"A portrait is not an identificative paper but rather the curve of an emotion" -James Joyce

Thursday, July 18, 2013

What Kind of Tree?

Loveliest of Trees

LOVELIEST of trees,
the cherry now 
Is hung with bloom along the bough, 
And stands about the woodland ride 
Wearing white for Eastertide.  

Now, of my threescore years and ten,         
Twenty will not come again, 
And take from seventy springs a score, 
It only leaves me fifty more.  

And since to look at things in bloom
 Fifty springs are little room,  
About the woodlands I will go
 To see the cherry hung with snow. 

-A.E. Houseman

     I have had this poem memorized since grammar school.  I grew up in a house where whole chairs were designated to house books, and poetry was something that was always available.  This poem has had different meanings for me throughout my life.  Recently I asked myself what it may mean now, and what it could mean with regards to my work.  At first, it seems like an old man lamenting the passage of time.  Why then would I care at a young age?  As a young man the hanging cherry took on an even more simplistic meaning, perfect for any adolescent.  Recently while jogging the words were scrolling before me as a means of keeping my mind off of my poor breathing.  The meaning became much more evasive as I thought about it.  Could it have merely been aesthetic, that it sounded good?  Was the meaning more to do with it's simplicity and my ability to memorize it?  Could the cherry hung with snow simply be a recognition of old age and possibly a form of self memorialization?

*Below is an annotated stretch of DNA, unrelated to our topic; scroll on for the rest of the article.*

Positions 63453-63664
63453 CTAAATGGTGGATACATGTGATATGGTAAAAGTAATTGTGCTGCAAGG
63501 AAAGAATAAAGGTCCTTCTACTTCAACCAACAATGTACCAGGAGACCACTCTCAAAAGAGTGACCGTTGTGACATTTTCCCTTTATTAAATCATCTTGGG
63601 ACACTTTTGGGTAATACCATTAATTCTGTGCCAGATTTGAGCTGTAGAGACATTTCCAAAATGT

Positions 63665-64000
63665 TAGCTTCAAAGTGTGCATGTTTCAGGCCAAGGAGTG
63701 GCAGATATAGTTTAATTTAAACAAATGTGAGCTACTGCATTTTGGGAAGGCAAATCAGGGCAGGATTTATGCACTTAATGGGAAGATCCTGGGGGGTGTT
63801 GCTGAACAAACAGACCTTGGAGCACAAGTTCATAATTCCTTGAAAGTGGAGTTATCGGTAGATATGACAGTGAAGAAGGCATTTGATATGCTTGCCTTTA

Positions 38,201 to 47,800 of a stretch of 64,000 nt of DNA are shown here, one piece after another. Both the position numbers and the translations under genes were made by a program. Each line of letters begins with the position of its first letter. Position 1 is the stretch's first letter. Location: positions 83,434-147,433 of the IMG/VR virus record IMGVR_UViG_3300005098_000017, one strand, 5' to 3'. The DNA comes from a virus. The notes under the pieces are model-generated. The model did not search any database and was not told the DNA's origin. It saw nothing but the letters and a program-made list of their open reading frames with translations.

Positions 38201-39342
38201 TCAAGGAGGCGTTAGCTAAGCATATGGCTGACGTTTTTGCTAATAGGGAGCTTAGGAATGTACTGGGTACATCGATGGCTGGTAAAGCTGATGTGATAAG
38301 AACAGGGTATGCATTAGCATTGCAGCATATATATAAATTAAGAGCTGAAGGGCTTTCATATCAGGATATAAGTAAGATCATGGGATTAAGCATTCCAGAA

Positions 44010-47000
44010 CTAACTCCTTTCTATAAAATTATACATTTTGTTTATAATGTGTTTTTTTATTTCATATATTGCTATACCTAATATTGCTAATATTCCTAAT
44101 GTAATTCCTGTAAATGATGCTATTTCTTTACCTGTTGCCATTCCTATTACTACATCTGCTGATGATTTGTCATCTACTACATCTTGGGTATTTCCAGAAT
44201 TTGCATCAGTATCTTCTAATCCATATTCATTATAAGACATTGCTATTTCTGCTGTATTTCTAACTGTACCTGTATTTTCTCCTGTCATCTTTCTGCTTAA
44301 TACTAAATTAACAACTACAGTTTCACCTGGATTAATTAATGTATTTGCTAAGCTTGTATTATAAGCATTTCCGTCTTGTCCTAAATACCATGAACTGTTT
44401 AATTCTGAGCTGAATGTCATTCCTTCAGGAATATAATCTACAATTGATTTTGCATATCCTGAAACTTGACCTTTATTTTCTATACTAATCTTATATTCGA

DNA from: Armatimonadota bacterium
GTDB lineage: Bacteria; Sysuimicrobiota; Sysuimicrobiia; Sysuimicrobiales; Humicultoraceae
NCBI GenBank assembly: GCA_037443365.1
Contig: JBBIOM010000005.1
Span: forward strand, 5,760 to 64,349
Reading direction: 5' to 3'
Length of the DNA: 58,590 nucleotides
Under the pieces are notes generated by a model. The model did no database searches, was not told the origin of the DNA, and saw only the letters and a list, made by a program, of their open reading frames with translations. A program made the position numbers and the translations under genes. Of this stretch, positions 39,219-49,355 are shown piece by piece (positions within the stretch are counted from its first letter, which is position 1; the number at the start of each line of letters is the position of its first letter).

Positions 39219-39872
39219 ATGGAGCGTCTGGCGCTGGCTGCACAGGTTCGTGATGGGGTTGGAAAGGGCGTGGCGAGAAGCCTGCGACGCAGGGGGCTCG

I used to want to paint everything.  The landscape, big ideas, things the whole world would understand and admire in a familiar way.  I wanted to be Max Beckmann and make grandiose statements about freedom and life.  These are the Springs, and they bloom with incomprehensible companionship.  They are a collective part of a large system of beings that seem at first daunting and limitless in their relationship to each other and to the world.
     Moving forward, I know what I am capable of painting, how much I am available emotionally to witness, how much time it takes and that I have.  I only want to paint what is in front of me.  There is but one idea that I have, and I have no idea what it really is, other than that it is singular in feel.  It is a concentration or focus on a thing, the cherry hung with snow.  It is understandable, the opposite of symbolic, yet symbolizing so much about where I am at this point of my career and life.  The open narrative that poetry allows is something that I hope to achieve in my work.  How lovely it would be for a painting of mine to have more than one meaning at different points of one's life?  This is the opposite of universalism.  Why would the truth of my life mean anything to you?  What if though truth were the meaning?  What the hell is a woodland ride?  Why does this guy think he will live to one hundred and twenty as the poem implies?  What if all of this meaning is manufactured by me?  What a beautiful tree indeed.

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